Back in September, ACCC chairman Rod Sims warned state governments against accepting unsolicited bids for infrastructure projects:
“The ACCC considers that state governments should only award new toll road concessions through a competitive bid process, and not following an unsolicited proposal unless there is a truly compelling reason,” Mr Sims said.
“Accepted unsolicited proposals for new toll road concessions generally leads to higher costs for taxpayers, drivers, or both.”
Mr Sims’ comments on unsolicited proposals will put pressure on state governments who often like them as a quick, effective and often cheaper way for dealing with an infrastructure bottleneck or upgrade.
Shortly afterwards, the AirRail Melbourne consortium – which includes the owner of Southern Cross Station and part owner of Melbourne Airport, IFM Investors – offered to contribute $5 billion (on top of the state and federal government’s $10 billion) to build and ticket the Airport Rail Link, with the service slated to “deliver a ‘reliable’ 20-minute travel time from the CBD to the airport for $20” and the consortium to “keep the ticket revenue”.
Today, the federal government has approved the project:
The Sunshine train station in Melbourne’s west will become like “another Southern Cross station”, with the Federal Government ticking off on the proposed route for the long-awaited rail link to Melbourne Airport.
The new service could be up and running within nine years under plans unveiled by AirRail Melbourne, a private consortium that includes Melbourne Airport and Metro Trains…
Under the proposal, the consortium, the Victorian Government and the Federal Government would provide funding of $5 billion each.
The project would include 27 kilometres of new track to be built between Southern Cross in the CBD via the “super hub” at Sunshine and on to the airport.
So basically, taxpayers would contribute two-thirds of the cost ($10 billion), but IFM would receive all of the ticketing revenue in addition to funnelling passengers through its existing assets (Southern Cross Station and Melbourne Airport). Sounds sketchy.
Moreover, the suggested train fare of $20 would cost more than the existing SkyBus service ($19), which could easily be expanded at far lower cost to taxpayers:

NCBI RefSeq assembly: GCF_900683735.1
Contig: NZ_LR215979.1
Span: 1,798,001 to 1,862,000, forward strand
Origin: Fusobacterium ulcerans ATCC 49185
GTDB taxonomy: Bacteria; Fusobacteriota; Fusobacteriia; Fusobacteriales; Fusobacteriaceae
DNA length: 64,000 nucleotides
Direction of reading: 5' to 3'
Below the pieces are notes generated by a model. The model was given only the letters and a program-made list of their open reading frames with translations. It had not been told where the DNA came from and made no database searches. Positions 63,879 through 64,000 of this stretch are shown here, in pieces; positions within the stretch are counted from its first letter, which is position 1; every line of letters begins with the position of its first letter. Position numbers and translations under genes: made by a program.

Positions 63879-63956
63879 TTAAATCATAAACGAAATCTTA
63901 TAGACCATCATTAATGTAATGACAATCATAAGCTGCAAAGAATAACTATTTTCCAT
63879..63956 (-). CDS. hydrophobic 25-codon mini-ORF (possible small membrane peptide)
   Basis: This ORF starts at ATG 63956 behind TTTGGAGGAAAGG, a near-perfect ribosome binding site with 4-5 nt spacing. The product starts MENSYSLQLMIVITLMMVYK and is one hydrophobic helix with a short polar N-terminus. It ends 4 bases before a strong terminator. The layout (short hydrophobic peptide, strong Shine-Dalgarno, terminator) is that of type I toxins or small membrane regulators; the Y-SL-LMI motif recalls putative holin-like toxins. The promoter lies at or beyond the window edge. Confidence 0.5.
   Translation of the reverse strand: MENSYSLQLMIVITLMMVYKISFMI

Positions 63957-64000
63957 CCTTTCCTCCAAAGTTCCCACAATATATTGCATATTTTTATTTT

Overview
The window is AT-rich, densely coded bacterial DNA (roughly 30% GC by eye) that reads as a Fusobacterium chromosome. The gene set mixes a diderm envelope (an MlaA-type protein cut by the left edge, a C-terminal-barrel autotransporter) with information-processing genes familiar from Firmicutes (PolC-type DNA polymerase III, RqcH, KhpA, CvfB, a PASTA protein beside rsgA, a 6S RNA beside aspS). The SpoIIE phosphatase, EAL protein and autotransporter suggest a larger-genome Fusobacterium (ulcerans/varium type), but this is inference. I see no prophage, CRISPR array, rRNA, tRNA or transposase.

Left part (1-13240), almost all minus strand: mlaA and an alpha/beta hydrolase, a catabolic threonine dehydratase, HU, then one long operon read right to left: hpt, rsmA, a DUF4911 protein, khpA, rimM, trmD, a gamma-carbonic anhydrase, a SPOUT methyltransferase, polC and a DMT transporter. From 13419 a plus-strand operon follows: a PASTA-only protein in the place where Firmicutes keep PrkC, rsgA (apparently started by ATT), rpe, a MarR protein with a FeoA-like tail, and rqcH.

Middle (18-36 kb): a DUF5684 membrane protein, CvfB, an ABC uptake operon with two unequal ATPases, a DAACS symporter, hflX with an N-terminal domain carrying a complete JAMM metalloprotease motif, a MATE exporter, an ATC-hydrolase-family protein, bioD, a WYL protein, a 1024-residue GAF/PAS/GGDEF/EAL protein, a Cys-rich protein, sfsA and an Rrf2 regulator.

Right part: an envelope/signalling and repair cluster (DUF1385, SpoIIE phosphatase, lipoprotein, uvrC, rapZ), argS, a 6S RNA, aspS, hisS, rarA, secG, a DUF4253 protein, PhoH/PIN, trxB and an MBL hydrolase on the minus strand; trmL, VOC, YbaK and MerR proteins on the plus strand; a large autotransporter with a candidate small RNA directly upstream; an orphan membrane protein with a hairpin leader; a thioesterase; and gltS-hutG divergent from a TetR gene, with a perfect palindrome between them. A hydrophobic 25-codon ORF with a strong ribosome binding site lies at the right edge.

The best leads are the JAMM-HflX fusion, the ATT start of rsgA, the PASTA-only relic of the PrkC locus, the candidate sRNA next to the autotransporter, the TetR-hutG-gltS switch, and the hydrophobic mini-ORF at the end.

A train would replace a public transport service that costs Victorian taxpayers nothing (i.e. SkyBus) with one that wouldn’t cover any of its capital costs…
Tickets wouldn’t be cheaper than SkyBus either. It’s virtually certain the government would insist on charging circa $18 one-way as is the case with the Sydney and Brisbane airport rail services…
The key advantage of a rail line at this time is that it would provide a faster trip than SkyBus during Melbourne’s (landside) peak periods…
SkyBus could be made faster in the peak by giving it a dedicated road lane at considerably lower capital and operating cost to taxpayers than building an airport train.
In fact, the current widening of the Tullamarine-City Link motorway offers an opportunity to provide a High Occupancy and Toll (HOT) lane from the airport to the city centre.
Other than tourists and those living in the CBD, I also cannot envisage many locals actually using an airport rail link. Why? Because they would still need to get to the CBD, where the cost of parking is equally exorbitant as the airport. This means passengers would either have to carry luggage on the public transport network, or catch a cab. In which case, why not just go directly to the airport and avoid the changeover hassles?
Let’s be honest, an airport rail link is a nice thing to have, but not at any cost. And certainly not at the projected $10 billion initial taxpayer investment (plus ongoing operational subsidies) when there are so many other more worthy projects screaming for funding.
The fact of the matter is that this project should have been first subjected to a rigorous business case and cost-benefit analysis before funding was committed, not after the fact. That the reverse is true shows just how busted Australia’s infrastructure system is.